Reduced torque: Not ideal for extended heavy duty routing jobs. Can bog down more under load.

Replacement costs: Batteries wear down and need periodic replacement. Adds to long term cost.

Lower precision: Preset speeds are coarser so fine speed adjustments for bits are limited.

Heavier weight: Batteries and motor add weight, especially for fixed base routers. Increased fatigue.

Price: Cordless routers cost more – you pay for batteries and convenient portability.

Uses and Applications

Despite their differences, both corded and cordless router types are suitable for many common routing applications from job site use to home DIY projects.

Freehand Routing

Freehand routing involves guiding the router manually to cut edges and shapes. Control and ease of handling are key. Cordless routers excel at freehand tasks thanks to untethered mobility and quieter operation. Corded works but cord management is trickier.

Common freehand jobs include:

  • Rounding over edges
  • Chamfering edges
  • Trimming laminates
  • Mortising hinges
  • Inlaying designs

Router Tables

Stationary router tables transform routers into shapers for advanced woodworking. Power and precision are vital here. Corded routers are preferred for router table use since they maintain torque and speed under load better. But cordless can work for lighter duty shaping tasks.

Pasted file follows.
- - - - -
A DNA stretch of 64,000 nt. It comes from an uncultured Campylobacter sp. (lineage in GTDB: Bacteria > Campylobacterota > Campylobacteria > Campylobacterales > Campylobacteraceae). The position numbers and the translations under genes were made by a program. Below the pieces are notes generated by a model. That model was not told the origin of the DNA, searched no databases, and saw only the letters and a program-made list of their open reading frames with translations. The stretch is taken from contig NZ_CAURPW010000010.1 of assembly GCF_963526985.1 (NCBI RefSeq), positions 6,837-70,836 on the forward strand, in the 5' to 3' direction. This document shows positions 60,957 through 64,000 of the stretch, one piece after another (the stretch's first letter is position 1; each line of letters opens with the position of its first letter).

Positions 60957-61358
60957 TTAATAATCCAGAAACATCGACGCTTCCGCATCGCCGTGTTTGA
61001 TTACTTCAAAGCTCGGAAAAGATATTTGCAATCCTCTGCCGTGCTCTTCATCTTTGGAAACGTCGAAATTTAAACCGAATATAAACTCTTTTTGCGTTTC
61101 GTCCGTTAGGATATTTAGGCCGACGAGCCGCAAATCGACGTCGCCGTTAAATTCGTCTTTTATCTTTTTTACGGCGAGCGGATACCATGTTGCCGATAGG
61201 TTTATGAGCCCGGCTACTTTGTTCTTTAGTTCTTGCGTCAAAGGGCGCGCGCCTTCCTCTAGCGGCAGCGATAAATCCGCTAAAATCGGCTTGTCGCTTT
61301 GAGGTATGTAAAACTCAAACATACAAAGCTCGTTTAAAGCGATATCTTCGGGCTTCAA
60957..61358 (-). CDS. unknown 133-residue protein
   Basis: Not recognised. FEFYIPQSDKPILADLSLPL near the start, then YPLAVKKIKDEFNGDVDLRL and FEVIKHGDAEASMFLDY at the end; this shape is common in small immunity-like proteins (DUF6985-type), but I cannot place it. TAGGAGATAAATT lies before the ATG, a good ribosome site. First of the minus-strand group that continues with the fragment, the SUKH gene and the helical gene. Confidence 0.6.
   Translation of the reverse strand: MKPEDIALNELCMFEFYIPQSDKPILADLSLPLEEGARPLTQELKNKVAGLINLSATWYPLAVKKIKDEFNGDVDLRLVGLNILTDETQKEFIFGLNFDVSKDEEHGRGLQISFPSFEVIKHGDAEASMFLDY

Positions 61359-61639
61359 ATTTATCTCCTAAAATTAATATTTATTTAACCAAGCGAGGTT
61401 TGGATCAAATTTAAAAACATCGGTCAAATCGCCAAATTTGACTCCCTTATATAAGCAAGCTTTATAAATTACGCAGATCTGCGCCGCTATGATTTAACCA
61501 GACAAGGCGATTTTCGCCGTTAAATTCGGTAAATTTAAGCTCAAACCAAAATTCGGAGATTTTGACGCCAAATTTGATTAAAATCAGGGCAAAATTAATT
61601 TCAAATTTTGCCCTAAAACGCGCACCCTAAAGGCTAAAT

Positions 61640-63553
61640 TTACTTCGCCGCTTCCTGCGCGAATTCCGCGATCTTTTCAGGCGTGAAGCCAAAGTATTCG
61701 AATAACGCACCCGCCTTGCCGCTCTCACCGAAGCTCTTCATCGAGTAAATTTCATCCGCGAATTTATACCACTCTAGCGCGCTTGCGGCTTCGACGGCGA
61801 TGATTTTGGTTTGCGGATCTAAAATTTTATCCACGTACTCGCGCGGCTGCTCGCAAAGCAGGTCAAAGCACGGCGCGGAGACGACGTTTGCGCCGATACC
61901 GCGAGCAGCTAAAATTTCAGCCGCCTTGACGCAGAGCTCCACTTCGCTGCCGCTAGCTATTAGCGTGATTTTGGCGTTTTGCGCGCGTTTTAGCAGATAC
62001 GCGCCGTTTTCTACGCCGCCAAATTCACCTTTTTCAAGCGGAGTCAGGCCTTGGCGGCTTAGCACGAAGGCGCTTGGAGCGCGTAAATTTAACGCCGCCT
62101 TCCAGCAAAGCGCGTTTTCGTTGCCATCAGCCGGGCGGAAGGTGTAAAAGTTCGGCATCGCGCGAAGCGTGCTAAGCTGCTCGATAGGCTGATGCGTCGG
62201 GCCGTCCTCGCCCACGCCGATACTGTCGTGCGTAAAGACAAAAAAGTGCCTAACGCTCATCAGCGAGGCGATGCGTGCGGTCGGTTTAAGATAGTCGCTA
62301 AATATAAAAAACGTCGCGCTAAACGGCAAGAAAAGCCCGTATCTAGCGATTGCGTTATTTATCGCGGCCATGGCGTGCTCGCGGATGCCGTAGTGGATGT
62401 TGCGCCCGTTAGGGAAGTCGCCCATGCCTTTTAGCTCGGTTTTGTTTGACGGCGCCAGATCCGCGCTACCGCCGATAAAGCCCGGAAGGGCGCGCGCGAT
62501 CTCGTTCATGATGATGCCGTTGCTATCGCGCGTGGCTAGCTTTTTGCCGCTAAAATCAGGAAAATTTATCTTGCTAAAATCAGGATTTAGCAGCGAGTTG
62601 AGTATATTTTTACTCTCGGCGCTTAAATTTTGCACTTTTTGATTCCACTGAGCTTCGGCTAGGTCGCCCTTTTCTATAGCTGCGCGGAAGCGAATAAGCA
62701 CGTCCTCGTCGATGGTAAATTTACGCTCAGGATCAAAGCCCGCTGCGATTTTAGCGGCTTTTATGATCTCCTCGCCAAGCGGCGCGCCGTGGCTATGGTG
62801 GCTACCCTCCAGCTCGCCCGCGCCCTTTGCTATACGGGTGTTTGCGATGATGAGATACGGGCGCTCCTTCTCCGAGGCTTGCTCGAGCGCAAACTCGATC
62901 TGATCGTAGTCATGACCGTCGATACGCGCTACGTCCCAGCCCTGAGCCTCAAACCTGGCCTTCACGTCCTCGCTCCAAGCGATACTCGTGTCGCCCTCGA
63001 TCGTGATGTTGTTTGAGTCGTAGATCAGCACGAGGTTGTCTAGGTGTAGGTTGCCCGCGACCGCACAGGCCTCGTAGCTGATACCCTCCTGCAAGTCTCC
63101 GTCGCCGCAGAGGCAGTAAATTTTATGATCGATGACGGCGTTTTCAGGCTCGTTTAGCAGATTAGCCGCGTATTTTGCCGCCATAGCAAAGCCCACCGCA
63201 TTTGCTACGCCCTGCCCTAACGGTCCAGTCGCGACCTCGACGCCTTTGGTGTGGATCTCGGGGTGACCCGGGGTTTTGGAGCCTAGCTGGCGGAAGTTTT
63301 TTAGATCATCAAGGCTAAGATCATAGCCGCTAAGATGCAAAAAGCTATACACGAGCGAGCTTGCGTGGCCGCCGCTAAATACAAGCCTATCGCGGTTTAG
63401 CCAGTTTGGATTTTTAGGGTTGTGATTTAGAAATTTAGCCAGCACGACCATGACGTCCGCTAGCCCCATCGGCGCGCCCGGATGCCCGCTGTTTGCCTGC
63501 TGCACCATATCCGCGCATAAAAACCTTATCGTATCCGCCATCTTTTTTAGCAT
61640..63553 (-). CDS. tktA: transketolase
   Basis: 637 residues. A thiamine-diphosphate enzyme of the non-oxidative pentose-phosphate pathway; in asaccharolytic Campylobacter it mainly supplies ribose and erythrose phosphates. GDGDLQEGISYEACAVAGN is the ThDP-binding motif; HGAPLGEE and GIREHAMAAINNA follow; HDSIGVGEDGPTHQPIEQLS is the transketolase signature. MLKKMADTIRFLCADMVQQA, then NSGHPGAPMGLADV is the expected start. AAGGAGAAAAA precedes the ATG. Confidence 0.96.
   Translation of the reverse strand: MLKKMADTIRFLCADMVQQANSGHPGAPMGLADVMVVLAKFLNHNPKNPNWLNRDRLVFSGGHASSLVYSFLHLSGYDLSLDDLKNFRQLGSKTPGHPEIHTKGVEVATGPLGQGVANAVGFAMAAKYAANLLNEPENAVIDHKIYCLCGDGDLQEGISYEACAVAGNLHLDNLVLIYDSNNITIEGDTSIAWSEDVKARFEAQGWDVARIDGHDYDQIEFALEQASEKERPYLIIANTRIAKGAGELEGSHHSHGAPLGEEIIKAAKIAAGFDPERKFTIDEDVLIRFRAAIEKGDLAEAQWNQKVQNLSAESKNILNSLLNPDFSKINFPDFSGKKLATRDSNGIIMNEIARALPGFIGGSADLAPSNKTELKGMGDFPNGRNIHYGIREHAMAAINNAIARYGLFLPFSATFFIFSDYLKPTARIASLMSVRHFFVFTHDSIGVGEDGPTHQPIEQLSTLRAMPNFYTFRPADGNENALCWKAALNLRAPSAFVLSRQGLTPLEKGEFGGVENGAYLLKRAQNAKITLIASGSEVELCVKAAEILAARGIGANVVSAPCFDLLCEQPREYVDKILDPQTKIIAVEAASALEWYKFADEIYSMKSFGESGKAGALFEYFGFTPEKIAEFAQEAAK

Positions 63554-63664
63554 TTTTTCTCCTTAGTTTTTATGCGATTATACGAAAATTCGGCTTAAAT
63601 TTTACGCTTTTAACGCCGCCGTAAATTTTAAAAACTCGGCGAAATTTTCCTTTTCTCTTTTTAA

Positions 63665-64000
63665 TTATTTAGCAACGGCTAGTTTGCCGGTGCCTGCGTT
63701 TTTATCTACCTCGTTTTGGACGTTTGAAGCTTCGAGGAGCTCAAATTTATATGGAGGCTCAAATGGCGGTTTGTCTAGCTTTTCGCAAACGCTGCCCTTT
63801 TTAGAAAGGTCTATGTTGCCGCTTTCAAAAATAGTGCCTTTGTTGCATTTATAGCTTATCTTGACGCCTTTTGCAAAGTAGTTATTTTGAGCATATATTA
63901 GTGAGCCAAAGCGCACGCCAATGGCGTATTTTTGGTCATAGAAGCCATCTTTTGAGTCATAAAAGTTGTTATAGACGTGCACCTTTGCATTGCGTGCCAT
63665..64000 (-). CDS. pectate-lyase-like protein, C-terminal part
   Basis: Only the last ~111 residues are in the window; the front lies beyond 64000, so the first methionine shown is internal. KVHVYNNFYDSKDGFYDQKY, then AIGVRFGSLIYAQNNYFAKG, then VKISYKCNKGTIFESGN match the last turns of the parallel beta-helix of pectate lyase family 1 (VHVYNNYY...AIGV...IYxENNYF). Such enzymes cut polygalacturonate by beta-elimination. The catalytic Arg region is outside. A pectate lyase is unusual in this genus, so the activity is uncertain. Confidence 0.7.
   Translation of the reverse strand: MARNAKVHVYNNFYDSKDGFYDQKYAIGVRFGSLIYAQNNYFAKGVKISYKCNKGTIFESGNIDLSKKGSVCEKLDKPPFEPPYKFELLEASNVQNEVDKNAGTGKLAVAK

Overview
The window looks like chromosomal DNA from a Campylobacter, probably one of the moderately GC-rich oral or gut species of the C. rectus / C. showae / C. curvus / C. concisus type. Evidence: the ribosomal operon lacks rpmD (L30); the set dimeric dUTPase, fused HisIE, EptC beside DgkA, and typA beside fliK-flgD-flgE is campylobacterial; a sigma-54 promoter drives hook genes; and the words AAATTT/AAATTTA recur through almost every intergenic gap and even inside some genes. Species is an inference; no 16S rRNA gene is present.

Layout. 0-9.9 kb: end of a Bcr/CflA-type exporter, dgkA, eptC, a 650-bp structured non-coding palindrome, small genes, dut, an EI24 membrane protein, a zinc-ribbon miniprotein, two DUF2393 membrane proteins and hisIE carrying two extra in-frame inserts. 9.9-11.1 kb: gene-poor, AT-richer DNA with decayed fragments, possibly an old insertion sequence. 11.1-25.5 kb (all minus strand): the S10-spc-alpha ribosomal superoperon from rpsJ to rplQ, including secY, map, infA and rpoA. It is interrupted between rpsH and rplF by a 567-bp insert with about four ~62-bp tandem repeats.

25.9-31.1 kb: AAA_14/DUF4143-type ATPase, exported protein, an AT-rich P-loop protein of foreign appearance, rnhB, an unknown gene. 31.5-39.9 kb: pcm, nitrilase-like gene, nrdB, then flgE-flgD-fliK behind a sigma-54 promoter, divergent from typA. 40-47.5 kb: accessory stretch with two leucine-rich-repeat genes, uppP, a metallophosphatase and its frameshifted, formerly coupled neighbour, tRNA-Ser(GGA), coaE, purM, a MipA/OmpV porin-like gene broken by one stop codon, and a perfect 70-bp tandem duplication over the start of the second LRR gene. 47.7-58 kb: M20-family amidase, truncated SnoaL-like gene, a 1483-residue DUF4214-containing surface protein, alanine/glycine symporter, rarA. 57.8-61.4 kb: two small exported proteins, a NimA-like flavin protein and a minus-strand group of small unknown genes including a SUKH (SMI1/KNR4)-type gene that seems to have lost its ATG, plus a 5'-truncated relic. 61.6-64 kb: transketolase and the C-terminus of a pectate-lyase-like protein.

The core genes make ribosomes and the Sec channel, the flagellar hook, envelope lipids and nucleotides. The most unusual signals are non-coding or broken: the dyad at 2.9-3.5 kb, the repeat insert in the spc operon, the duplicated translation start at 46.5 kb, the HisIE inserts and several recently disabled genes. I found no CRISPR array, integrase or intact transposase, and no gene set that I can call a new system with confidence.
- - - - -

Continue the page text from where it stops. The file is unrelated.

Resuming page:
Typical router table operations include:

  • Edge jointing
  • Raised panel joinery
  • Pattern arch cutting
  • Grooving
  • Dado cutting

Plunge Cutting

Plunge routers utilize bases that allow the bit to start inside the cut. This permits interior cuts not possible with fixed bases.

Both corded and cordless routers work for plunge cutting. Cordless offers more mobility between cuts, while corded provides continuous runtime for extended interior routing.

Plunge cutting is used for:

  • Stopped grooves
  • Recessing hinges
  • Inset joinery
  • Mortises

Laminate and Template Trimming

Trimming laminated countertops or following guide patterns requires smooth, controlled routing. These finesse applications favor cordless routers for their freehand maneuverability and quieter operation.

Sign and Decoration Making

Crafting decorative wooden signs, carvings, and emblems relies on precise freehand control. The handheld flexibility of cordless routers gives the best speed modulation for artistic cutting.

Factors to Consider